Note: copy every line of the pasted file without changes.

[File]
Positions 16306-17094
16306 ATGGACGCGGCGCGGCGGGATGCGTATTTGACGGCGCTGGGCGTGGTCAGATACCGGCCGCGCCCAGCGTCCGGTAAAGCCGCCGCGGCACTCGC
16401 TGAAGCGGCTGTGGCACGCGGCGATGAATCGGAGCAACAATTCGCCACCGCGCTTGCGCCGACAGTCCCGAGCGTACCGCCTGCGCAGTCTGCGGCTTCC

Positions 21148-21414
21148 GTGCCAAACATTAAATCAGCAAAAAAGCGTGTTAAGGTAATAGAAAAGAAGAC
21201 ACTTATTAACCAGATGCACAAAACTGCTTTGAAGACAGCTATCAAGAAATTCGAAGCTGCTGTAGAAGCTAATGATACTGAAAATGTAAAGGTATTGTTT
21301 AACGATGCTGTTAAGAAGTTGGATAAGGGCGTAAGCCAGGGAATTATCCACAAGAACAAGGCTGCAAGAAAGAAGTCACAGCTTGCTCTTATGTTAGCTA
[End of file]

Positions 16306-17094
16306 ATGGACGCGGCGCGGCGGGATGCGTATTTGACGGCGCTGGGCGTGGTCAGATACCGGCCGCGCCCAGCGTCCGGTAAAGCCGCCGCGGCACTCGC
16401 TGAAGCGGCTGTGGCACGCGGCGATGAATCGGAGCAACAATTCGCCACCGCGCTTGCGCCGACAGTCCCGAGCGTACCGCCTGCGCAGTCTGCGGCTTCC

Positions 21148-21414
21148 GTGCCAAACATTAAATCAGCAAAAAAGCGTGTTAAGGTAATAGAAAAGAAGAC
21201 ACTTATTAACCAGATGCACAAAACTGCTTTGAAGACAGCTATCAAGAAATTCGAAGCTGCTGTAGAAGCTAATGATACTGAAAATGTAAAGGTATTGTTT
21301 AACGATGCTGTTAAGAAGTTGGATAAGGGCGTAAGCCAGGGAATTATCCACAAGAACAAGGCTGCAAGAAAGAAGTCACAGCTTGCTCTTATGTTAGCTA